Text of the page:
Look for all of these books at your local indie bookstore or community library. 

Don't forget to check out Michele's post today and link up any reviews you have done below:

#Road2Reading Challenge: Navigating Chapter Books: What Readers Need to Know

All journeys have a starting place.
This is a weekly place to find books and tools
that you may use with readers at the start of their reading journey.
Join in the conversation at #road2reading.

Each week, Michele Knott and I post about new early readers and transitional chapter books.  This week, I am looking at what readers need to know to navigate chapter books. 

Lately, I have been contemplating reading levels and what do they mean. I am a big advocate for choice reading. However, many educators have not yet built up the confidence to match readers with books at a "just right level". Of course, "just right levels", can vary depending on a given day or the topic of the book. Some days a child may be able to focus longer and deal with more complex texts but on another day, may only be able to handle shorter less complex texts. And interest and prior knowledge can make all the difference in the world. If I know a lot about science fiction, then reading a science fiction novel may seem easier than if I was completely unfamiliar with the Science Fiction/Fantasy genre. 

For teachers supporting second and third graders as they develop into fluent and competent readers, it is important to consider what readers will encounter with the structure/plot, and character development. Will there be tricky parts and will readers know how to navigate those parts successfully? And are there any other elements that readers will need to understand to best comprehend what they are reading?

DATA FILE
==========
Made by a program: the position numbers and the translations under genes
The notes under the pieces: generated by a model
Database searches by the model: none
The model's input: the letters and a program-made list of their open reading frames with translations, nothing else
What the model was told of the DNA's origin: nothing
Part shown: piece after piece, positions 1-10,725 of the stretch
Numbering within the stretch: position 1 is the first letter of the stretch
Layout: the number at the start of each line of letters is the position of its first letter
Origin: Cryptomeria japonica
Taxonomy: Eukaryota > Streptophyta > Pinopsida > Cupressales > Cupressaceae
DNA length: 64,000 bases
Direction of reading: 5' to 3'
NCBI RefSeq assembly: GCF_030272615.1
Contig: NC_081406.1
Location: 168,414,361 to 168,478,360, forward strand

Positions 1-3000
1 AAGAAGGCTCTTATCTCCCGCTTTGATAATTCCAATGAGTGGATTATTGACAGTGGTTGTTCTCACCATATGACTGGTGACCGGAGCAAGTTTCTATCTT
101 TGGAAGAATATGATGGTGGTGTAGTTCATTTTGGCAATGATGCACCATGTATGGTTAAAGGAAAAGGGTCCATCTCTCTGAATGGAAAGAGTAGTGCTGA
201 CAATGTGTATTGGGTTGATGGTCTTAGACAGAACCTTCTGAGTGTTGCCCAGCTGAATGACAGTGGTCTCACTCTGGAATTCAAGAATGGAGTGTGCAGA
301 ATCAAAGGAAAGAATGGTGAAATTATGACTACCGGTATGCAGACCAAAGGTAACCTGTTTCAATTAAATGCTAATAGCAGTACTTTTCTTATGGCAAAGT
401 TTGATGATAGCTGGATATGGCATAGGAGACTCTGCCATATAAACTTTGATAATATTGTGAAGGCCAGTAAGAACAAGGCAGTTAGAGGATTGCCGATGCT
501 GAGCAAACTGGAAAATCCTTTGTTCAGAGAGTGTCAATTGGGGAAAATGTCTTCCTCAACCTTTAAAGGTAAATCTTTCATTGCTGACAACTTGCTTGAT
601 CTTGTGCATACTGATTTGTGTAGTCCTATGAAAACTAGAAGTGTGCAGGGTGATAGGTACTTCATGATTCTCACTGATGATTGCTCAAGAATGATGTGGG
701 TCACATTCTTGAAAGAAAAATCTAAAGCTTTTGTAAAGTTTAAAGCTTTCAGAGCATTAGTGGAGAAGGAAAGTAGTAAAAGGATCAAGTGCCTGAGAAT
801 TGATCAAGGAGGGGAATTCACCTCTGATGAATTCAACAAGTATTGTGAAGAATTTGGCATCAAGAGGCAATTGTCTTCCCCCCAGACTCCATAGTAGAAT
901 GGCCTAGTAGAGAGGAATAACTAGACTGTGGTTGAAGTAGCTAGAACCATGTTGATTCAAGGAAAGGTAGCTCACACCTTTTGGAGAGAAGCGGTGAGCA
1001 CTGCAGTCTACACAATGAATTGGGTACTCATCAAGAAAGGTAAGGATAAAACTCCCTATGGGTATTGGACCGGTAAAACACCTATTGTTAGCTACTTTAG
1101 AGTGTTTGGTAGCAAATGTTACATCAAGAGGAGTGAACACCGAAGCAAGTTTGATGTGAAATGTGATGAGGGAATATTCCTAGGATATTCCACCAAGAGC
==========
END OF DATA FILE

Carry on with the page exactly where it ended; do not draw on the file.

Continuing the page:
What are some questions or elements to consider when conferencing with readers?

* How many problems does the main character(s) encounter? Will all be solved in the story? 
* Are there problems or issues that need to be inferred? 
* How does the character change from the beginning to the end of the book? How does the reader learn about the character's traits?
* What role does the minor or secondary characters play in the book?
* What parts might be tricky for readers such as vocabulary, figurative language or parts that are intentionally unclear at first?
* Why do the characters do what they do?
* How does the setting influence the story and what does the reader need to understand to understand what is happening? 

One way to begin with helping readers transition to more complex chapter books is by using a familiar set of stories such as fairy tales.  Many children have been exposed to a variations on traditional fairy tales through picture book read alouds. Given this prior knowledge of characters and plot, readers can be coached through tricky parts and develop important skills that they can transfer to other stories. 

Here are a few books/series to explore with readers.... 

Grimmtastic Girls: Red Riding Hood Gets Lost by Joan Holub and Suzanne Williams (Scholastic, 2014) 

Big Bad Detective Agency by Bruce Hale (Scholastic, 2015)

Little Red Riding Hood: An Interactive Fairy Tale Adventure by Eric Braun; Illustrated by Mariano Epelbaum (Capstone, 2015)

Look for these and other books at your local indie bookstore or public library.

Check out Michele's post and if you have a #Road2Reading post, please link up below.